The panel is headlined by former Congressman and former state finance director Tom Campbell, who has thought as deeply about the state budget as anyone alive. (He has an interesting discussion on tax reform currently running on his web site). Also on the panel are Chris Reed of the San Diego Union-Tribune, writer of America's Finest Blog; New America senior scholar Mark Paul; and your blogger. The co-sponsors are New America, the Center for Policy Initiatives, and the City Club of San Diego.
Your blogger's expression of support for Props 1D and 1E -- two of the six measures on California's May 19 special election -- was so back-handed that the headline writer on the Internet version of my piece in today's LA Times seemed to think I'm against both propositions.
I'm not. Given the state's budget problems, the repurposing of money from early childhood and mental health programs makes a ton of sense. But the unintended consequences worry me. These two measures effectively take away -- temporarily -- tax money that was raised by voters through two ballot initiatives, Prop 10 and Prop 63. Such fiscal responsibility in ballot initiatives is rare. By making targets of those measures (albeit for the good reason of a budget crisis), lawmakers have eliminated whatever incentive there was fiscal responsibility among initiative sponsors.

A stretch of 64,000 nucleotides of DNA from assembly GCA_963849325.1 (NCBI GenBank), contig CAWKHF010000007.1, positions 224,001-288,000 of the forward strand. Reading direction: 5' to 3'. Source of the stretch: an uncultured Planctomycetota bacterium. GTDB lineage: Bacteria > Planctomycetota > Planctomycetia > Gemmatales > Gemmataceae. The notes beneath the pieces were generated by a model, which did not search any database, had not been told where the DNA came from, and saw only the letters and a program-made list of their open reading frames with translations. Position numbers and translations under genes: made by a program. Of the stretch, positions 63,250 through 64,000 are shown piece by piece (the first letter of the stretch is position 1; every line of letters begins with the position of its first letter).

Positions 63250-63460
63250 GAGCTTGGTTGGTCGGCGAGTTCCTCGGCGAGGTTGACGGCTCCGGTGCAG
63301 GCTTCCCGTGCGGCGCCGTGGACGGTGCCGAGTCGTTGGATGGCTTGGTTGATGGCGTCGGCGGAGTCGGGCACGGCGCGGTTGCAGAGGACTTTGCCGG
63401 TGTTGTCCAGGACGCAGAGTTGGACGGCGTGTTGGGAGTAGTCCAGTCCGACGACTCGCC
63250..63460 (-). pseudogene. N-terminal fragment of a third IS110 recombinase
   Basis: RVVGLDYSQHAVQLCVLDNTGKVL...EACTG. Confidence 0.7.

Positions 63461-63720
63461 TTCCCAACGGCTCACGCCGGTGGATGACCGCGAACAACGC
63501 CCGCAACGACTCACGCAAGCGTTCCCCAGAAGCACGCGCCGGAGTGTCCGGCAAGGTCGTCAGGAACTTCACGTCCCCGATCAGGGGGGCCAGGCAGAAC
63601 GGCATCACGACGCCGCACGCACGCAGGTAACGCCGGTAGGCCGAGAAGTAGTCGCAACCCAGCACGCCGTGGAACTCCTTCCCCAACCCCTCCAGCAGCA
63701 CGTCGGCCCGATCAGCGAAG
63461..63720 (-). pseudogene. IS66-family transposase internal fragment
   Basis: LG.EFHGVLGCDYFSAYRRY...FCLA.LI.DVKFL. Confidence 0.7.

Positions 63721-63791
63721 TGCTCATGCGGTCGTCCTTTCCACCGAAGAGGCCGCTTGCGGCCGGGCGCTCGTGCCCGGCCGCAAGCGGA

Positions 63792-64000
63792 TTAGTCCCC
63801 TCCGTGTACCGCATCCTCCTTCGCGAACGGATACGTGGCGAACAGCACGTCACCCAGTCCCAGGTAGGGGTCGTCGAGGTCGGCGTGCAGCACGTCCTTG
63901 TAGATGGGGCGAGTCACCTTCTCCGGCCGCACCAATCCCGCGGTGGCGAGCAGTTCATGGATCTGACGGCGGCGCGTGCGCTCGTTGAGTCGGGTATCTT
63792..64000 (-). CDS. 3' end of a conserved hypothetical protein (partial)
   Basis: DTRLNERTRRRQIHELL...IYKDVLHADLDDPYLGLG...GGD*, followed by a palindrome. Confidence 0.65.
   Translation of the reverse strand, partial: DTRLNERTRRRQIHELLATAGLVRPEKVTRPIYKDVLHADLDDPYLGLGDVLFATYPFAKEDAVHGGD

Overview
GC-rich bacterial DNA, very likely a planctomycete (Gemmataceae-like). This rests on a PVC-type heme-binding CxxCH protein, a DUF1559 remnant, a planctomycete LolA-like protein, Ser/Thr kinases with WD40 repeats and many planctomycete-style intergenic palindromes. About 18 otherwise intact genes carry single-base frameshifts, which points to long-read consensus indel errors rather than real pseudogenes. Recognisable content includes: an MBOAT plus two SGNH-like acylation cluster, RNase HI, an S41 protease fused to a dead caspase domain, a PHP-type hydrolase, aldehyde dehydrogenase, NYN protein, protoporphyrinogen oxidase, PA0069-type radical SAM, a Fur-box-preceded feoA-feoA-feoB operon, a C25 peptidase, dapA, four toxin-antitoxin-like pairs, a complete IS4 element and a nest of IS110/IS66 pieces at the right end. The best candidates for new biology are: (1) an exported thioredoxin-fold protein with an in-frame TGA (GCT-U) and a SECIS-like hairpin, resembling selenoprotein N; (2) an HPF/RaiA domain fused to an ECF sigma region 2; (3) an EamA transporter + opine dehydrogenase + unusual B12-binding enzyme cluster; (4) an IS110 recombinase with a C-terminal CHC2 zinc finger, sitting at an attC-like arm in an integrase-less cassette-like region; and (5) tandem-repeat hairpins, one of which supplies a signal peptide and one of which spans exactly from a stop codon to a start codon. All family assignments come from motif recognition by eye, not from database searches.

The good news; there's an opportunity to fix the problem. State Sen. Denise Ducheny, a San Diego Democrat, and Sen. Roy Ashburn, a Bakersfield Republican, have drafted a constitutional amendment that would require future initiatives to be self-funding -- that is, to provide revenues to cover the costs of whatever programs or mandates they create.
I must admit that my heart skipped a beat while watching the first TV ad (above) in favor of the six measures on the California special election ballot. The ad has no policy content worth commenting upon. Politically, it takes a swipe "politicians," which you don't want to think too hard about it because you might remember that it's the state political leadership who cooked up these propositions. No, this ad is about developing a feeling and targeting a demographic.
Wanna know what's driving Republican politics in California? It's not the Republican governor, or the Republican minority in the legislature. It's the Flash Report, the blog and web site run by Jon Fleischman, an Orange County political operative (and friendly acquaintance of your blogger) who is also an official of the California Republican Party. Flash Report posts often drive news coverage and radio talkers around the state.
If you doubt the Flash Report's power, check out the memo -- at the bottom of this item -- that is being distributed by Gov. Schwarzenegger's team and the campaign committee that supports the measures on the May 19 special election ballot. The memo, titled "Flash Report Myth-Fact," offers a direct refutation of multiple Flash Report posts criticizing the most important measure, Prop 1A, which would establish a new state spending limit and beef up the rainy day fund. The memo also provides a useful back-and-forth (sort of centrist vs. conservative back and forth) on the advantages and disadvantages of Prop 1A.